By Alyssa Gray
"...scholars working in rabbinic charity studies must take rabbinic intertextuality and the creation of texts out of other texts very seriously. And as we do so, we will relearn the lesson that social historical conclusions are difficult to draw from these literatures (especially the Bavli), although we can learn much about the history of ideas, of mentalité."
by Yael Wilfand
"Therefore, beyond what has been transmitted in rabbinic sources, we have little evidence of the general Jewish population. Yet, on the basis of contextualized data, I suggest that at least some of the notions and practices mentioned in this corpus seem to have been accepted and engaged beyond rabbinic circles."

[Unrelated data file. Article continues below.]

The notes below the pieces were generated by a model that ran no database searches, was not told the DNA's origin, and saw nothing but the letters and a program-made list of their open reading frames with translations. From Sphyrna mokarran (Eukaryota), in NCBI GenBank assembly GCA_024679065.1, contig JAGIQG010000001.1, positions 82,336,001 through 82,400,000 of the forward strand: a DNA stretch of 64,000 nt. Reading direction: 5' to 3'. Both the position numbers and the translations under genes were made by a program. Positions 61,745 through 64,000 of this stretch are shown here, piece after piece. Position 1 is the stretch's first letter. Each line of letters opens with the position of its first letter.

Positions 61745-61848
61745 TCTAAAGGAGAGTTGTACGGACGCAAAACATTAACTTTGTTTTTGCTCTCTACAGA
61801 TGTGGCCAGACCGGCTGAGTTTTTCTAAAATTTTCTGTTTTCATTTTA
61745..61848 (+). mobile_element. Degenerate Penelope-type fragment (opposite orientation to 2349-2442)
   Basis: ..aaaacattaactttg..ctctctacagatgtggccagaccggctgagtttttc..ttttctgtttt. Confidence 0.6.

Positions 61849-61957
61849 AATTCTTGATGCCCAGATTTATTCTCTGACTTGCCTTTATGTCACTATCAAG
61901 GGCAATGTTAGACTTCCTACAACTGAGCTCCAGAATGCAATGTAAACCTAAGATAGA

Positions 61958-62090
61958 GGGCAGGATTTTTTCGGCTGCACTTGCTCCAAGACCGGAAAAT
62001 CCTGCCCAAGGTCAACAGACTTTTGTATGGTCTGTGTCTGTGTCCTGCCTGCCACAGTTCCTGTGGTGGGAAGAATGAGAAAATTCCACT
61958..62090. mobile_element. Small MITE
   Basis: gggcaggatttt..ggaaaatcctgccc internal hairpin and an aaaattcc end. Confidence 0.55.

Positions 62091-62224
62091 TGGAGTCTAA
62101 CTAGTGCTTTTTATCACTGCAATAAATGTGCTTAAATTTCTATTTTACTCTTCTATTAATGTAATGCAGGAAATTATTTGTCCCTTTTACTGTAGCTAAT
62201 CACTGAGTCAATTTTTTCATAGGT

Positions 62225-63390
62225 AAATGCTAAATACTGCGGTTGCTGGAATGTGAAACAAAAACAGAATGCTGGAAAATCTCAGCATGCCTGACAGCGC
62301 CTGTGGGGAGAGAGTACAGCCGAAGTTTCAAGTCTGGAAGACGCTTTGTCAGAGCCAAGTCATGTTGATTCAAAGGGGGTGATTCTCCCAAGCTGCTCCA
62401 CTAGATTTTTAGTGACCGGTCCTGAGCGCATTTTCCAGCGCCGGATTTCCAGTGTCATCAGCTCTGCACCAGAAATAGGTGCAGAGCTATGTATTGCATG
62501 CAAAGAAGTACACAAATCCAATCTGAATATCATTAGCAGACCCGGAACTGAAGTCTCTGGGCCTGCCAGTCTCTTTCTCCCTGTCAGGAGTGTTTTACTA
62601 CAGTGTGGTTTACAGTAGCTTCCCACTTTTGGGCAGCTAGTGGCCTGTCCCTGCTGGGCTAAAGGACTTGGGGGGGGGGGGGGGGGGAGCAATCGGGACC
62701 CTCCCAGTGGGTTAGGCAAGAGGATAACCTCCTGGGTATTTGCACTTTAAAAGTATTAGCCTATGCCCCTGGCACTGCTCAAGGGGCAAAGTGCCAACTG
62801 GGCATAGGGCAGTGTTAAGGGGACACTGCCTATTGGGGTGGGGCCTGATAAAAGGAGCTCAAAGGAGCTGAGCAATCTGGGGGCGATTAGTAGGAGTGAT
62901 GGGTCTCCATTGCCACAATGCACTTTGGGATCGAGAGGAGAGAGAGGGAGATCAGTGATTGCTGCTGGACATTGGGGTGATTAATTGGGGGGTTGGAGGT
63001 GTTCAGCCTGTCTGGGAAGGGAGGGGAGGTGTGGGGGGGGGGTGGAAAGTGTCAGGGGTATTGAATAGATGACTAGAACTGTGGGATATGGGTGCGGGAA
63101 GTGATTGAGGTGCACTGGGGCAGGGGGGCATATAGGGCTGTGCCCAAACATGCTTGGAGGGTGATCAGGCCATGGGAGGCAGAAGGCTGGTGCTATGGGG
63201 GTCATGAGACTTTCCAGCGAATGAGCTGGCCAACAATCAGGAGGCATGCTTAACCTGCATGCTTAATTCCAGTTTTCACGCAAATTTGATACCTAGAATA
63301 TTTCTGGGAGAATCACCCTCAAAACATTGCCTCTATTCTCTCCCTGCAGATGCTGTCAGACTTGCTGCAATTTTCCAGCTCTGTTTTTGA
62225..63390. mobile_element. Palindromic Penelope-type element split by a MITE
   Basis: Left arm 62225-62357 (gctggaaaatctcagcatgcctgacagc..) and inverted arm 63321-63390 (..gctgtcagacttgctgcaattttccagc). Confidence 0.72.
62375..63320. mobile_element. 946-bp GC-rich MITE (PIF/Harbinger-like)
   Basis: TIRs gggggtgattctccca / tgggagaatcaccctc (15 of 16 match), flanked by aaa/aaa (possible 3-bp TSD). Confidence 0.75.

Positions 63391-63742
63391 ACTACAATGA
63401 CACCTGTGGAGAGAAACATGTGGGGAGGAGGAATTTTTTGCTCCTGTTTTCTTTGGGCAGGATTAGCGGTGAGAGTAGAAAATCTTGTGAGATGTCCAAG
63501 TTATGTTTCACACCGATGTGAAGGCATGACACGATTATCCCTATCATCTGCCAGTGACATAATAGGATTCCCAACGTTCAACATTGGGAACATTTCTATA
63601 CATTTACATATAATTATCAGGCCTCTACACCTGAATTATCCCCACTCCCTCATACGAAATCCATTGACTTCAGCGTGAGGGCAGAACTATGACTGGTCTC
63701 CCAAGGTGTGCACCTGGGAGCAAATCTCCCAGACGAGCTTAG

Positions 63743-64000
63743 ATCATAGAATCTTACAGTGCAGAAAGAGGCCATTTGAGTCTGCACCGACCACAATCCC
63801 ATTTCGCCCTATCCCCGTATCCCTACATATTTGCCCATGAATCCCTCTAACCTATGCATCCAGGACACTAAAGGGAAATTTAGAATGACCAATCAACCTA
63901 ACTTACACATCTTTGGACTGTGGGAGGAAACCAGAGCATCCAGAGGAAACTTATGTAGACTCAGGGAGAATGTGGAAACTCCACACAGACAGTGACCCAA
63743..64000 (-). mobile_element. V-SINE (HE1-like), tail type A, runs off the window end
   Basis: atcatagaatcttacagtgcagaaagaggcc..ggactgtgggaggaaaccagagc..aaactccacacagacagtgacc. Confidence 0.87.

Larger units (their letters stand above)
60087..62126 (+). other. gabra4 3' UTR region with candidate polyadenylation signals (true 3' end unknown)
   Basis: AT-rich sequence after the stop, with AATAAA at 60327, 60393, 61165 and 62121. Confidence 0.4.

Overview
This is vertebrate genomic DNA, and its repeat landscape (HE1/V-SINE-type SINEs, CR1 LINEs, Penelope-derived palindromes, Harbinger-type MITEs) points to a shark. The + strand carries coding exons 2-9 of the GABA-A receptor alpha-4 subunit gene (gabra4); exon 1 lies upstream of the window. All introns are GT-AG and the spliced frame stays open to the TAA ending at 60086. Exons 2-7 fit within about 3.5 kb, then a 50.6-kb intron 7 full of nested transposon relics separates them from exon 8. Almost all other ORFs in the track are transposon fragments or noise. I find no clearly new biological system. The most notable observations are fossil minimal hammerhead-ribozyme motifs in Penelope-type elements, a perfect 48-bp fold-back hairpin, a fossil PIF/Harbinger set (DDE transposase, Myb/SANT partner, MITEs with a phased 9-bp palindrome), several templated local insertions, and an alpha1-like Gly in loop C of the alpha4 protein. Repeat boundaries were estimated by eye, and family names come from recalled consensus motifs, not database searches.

"Whereas Christians (as Peter Brown has shown) and later Jews would use organized charity to promote their own religious authority, I argue that it was originally formulated by the early rabbis or Tannaim to protect the dignity of the poor. Institutionalized giving creates an alternative to begging that benefits the community as a whole – poor and non-poor alike."
"The upshot here is that we can no more speak of “the” rabbinic view of charity than we can of “the” rabbinic view of anything else. Rabbinic views represented a range of opinions, even if we can see some of them cluster, and those opinions become even more diverse when refracted through the work of the literary redactors."